'Shark' Tim Ceis keeps grip on power of mayor's office
Seattle Times staff reporter
Sims declared Dec. 13, 2001, the "Tim Ceis Day of Caring and Sharing" and praised his "quiet understanding, reasoning and sensitivity in an effort to build consensus and unity ... much like a warm and fuzzy teddy bear."
That description got a lot of chuckles at the county courthouse, where Ceis was known as more tiger than teddy.
Across the street at City Hall, few are laughing. Except maybe Ceis, who seems to enjoy his reputation as Seattle's chief political operator.
As Mayor Greg Nickels' right-hand man, Ceis (pronounced "cease") brings a sense of hardball politics to a city government that had grown accustomed to the whiffle variety.
He has engineered the Nickels administration's clampdown on the city bureaucracy, recapturing authority many say had eroded from the mayor's office over the past decade.
Ceis' political talents have landed him a succession of jobs with some of the state's top elected officials. But his blunt, at times combative style has left a trail of critics who say he's more interested in grubbing for power than good public policy.
Ceis plays on his image, even embracing his nickname "the Shark," by adorning his office with pictures of the ocean predator. He flashes a smile when asked why he infuriates some people.
"I think I have a pretty good record of getting my way," Ceis said.
'The Seattle Way'
The Nickels administration's early aggressiveness has shocked some who'd heard the mayor's campaign rhetoric. Running against tough-talking Mark Sidran, Nickels played the nice guy who would do things "the Seattle Way."
After taking office, Nickels tapped Ceis as deputy mayor and the soft image dissipated. He sent popular Department of Neighborhoods Director Jim Diers packing, threatened retaliation for a City Council cut of the mayor's office budget, and ordered city bureaucrats to quit taking orders from council members.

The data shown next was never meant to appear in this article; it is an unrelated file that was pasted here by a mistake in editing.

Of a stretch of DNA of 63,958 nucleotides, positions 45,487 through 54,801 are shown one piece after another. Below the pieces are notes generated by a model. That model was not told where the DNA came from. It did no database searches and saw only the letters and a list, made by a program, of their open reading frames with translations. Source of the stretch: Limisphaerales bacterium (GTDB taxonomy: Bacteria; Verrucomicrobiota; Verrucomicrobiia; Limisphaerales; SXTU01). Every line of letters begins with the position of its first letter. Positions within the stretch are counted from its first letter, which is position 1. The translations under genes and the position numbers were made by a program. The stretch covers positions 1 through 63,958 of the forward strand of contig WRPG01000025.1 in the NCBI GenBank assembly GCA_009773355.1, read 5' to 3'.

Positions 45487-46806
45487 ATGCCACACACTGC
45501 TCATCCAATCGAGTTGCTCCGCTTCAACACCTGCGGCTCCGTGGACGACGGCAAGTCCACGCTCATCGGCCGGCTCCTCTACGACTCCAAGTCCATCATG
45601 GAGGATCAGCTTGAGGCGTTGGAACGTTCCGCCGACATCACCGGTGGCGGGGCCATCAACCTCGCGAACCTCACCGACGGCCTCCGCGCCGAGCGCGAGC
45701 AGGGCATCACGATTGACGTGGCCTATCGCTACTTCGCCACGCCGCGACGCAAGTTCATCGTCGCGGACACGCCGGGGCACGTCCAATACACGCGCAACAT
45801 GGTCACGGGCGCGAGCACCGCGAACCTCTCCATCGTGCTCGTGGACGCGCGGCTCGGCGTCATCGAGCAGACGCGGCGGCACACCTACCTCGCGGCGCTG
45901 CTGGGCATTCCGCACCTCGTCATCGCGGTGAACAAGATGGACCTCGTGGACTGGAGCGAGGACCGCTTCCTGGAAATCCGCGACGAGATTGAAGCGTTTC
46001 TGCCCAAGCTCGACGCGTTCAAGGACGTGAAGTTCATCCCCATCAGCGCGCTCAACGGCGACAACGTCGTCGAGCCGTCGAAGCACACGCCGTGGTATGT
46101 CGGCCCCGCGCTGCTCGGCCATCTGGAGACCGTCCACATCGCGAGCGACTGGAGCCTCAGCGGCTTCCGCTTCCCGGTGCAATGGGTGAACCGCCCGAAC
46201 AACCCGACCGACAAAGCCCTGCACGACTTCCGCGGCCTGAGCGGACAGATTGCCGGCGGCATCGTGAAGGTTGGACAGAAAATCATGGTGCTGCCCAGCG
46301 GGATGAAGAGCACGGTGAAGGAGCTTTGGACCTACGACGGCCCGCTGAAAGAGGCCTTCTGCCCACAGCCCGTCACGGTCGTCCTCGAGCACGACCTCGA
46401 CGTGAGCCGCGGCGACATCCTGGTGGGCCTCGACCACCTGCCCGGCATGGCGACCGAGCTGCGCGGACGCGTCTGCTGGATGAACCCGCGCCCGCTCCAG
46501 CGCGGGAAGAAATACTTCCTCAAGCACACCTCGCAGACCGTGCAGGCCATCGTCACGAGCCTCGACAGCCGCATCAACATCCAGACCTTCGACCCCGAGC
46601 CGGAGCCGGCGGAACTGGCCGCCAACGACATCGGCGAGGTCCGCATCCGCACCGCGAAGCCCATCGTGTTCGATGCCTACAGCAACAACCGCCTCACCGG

"This isn't 'the Seattle Way,' this is 'my way or the highway,' " fumed Councilwoman Jan Drago.
Like many Nickels critics, Drago lays much of the blame at Ceis' feet. "Tim Ceis is running the city. You think Greg Nickels is making these decisions?" she said.
But while most observers agree Ceis is largely responsible for the tenor of the new administration, some say no one should be surprised — Nickels and Ceis go way back. The fact that Nickels planned to appoint him deputy mayor was probably the worst-kept secret in town last winter.
"Tim and I have worked together over 15 years, and I have total confidence in his judgment and his ability to get things done," Nickels said.
Nickels meets Ceis
Nickels even knows a bit about how Ceis' adversaries feel.
The first time the two crossed paths in 1985, Ceis trounced his future boss in a minor political skirmish.
Nickels had been lining up an endorsement from 34th District Democrats for his political mentor, Norm Rice, then a city councilman mounting an underdog campaign for mayor against incumbent Charles Royer.
To this day, Nickels swears he had the votes lined up for Rice. But Ceis, who was working for the Royer campaign, stepped in and twisted some arms. The night of the endorsement vote came, and the Democrats declined to endorse anyone, denying Rice a small political victory. "Ceis maneuvered and just ate us for lunch," Nickels recalled, laughing.
Two years later, Nickels recruited Ceis to run his campaign for the Metropolitan King County Council. Together, they toppled longtime power broker R.R. "Bob" Greive in the Democratic primary. Nickels, 32, became the youngest person elected to the County Council.
Up to that time, politics had been a sideline for Ceis, who had been running his family's construction firm. But with the business faltering, Ceis took Nickels up on his offer to become his legislative aide after the election. It was the start of a long relationship, and both have been in government ever since.
Born Timothy Yorke Ceis in September 1955, Ceis was steeped in the good and bad of politics from an early age as part of a prominent West Seattle family.